When it comes to mobile, many of the threats facing enterprises are the same as those encountered by consumers. Often, devices are dual function, serving both work and personal interests and the device may or may not be owned by the enterprise. Problems can arise when corporate data finds its way onto devices that are outside the visibility or span of control of the IT team. As users spend more and more of their working day interacting with mobile devices it is essential that business take note, and expand their toolsets and policies to fit.
Mobile Malware – what is it?
Mobile malware is a malicious software specifically designed to attack mobile devices e.g. phones and tablets – set out to harm a device or the data on the device. Attacks can often steal user data, commit financial fraud, negatively impact device performance and more. These threats can be the same as those encountered from a computer, but some malware attacks apps and is specific to mobile. Mobile malware can work in tandem with a computer, or act independently.
Different organisations may have different ways they classify or consider Mobile Malware, but here’s a basic overview:
- Malware: Apps that steal user data, commit financial fraud, and/or negatively impact device performance.
- Chargeware: Apps that charge users for content or services without clear notification or the opportunity to provide informed consent.
- Adware: Apps that serve ads that interfere with standard operating experiences and/or collect excessive personal data that exceeds standard advertising practices.
There are also more granular classifications that include: app droppers, backdoors, bots, click fraud apps, spam apps, spyware, surveillanceware, toll fraud apps, and trojans. You can read more about them here.
Real life examples
Mobile devices attract highly targeted and sophisticated attacks. These are not solely the domain of the PC or network and in fact may take advantage of some of the capabilities of a mobile device, such as GPS and additional sensors. An example was the recent ‘Pegasus’ spyware, one of the most advanced pieces of mobile spyware ever seen by Lookout. Pegasus had the ability to compromise a device with one click, remain silently embedded and then spy on every aspect of the user’s mobile interaction. Pegasus could intercept credentials, contact data, location data, intercept mic and video recordings and steal encrypted messages from a number of popular apps and services.
Interestingly Pegasus exploited several assumptions that are just as common to mobile devices as desktops – existence of unknown or unpatched vulnerabilities, willingness of users to click on unknown links, and over-reliance on existing security mechanisms (MDMs did not detect Pegasus).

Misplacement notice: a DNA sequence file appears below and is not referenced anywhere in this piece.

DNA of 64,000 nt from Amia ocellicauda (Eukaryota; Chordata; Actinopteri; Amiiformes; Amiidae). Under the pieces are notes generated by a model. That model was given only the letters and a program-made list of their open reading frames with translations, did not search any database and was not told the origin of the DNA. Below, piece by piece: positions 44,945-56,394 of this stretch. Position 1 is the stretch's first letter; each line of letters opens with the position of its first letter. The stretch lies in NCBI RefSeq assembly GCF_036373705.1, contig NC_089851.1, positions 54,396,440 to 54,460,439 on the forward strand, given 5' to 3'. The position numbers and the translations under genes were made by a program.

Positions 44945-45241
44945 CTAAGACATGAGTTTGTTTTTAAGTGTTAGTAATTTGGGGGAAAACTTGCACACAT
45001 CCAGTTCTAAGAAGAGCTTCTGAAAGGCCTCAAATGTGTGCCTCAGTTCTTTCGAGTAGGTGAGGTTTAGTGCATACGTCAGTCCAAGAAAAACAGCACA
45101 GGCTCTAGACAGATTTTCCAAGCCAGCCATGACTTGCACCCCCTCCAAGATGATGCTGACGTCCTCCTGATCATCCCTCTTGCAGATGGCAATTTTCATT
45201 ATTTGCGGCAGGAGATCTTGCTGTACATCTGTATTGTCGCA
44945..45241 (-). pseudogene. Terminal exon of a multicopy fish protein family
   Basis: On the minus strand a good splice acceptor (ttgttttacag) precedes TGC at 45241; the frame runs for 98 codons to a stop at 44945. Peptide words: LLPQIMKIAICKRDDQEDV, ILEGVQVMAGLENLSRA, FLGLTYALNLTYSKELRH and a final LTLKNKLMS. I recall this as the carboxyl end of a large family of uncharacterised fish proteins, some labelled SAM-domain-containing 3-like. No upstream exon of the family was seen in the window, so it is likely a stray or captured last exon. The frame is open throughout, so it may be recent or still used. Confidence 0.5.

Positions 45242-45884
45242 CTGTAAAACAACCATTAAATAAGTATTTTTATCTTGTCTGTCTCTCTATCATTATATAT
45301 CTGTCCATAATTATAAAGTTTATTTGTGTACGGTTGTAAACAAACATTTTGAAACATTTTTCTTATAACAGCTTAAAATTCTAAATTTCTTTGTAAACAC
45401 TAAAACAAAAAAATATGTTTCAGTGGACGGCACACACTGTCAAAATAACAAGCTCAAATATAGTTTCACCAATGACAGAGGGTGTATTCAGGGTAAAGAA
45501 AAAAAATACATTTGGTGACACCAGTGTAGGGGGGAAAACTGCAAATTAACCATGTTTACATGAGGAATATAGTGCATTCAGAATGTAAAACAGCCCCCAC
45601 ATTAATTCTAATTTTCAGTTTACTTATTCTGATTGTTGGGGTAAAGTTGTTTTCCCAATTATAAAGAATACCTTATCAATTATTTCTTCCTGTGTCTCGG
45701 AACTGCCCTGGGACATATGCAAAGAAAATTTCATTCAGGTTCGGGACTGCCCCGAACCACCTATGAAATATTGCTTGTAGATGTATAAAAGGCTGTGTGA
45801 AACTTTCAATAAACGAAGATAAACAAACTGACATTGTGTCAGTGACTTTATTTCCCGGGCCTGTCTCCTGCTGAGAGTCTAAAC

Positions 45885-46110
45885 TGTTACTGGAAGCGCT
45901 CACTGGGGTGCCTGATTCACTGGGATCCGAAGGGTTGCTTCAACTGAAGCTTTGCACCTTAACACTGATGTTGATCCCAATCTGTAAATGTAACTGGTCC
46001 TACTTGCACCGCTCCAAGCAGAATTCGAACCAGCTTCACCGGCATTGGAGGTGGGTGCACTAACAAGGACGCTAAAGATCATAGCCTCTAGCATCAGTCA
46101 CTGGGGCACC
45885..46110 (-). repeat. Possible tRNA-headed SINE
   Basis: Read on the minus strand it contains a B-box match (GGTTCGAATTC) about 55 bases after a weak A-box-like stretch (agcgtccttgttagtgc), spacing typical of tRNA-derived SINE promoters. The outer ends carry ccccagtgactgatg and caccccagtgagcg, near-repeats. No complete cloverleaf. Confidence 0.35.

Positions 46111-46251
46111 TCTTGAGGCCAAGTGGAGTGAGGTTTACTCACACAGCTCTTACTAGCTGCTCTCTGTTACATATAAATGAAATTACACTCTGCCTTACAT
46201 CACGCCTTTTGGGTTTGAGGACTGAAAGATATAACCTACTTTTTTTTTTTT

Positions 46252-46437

A final consideration and a growing concern to enterprises is that even ‘good’ apps may introduce considerable risk. With many apps having the ability to connect to backend services, share data and regularly update themselves, enterprises increasingly need to know how this affects the organisation’s security posture. Having an awareness of apps in use and the ability to analyse the capabilities of those apps is an increasing requirement.
How to stay safe
While it’s true that more native safeguards exist, such as code-signing, app sandboxing and curated app stores, we also see attackers working around these safeguards and going for the weakest links. This often involves coming up with new and novel approaches to distribute malware.
In order to see what’s happening so you can do something about it, the best approach if to gain visibility into to your mobile fleet – visibility is a necessary component of mobile security. While your employee might not know what they’re downloading, with the right tools, IT administrators can see, almost immediately, that a seemingly innocuous app is actually a threat to corporate data. A mobile security solution will help you do this.
A little awareness also goes a long way, and so it pays to keep you users informed. Check out our consumer blog with some useful tips for end users. Also make sure your IT policy covers mobile and is understandable for end users.
Lastly, have a plan and ensure users know who to contact and how to react in case of a suspected compromise.
For more information, see Europol’s mobile malware guides, plus NSCS (formerly CERT-UK) and Lookout’s Mobile Malware in the UK whitepaper.
October 10, 2016
The October Android Security Bulletin contains 78 patches for Android devices — 23 more than last month, yet the third highest since Google started releasing the monthly patches. The release reveals more remote code execution (RCE) vulnerabilities, which could allow an attacker to take over a device requiring very little interaction from the victim.
Given the fragmentation of Android, and the slower patch cycles for these devices, mounting RCE issues could spell trouble for individuals waiting for patches and companies whose employees use Android devices.
This is likely one of the reasons why Google is starting to put more pressure on its partners to update Android devices more frequently.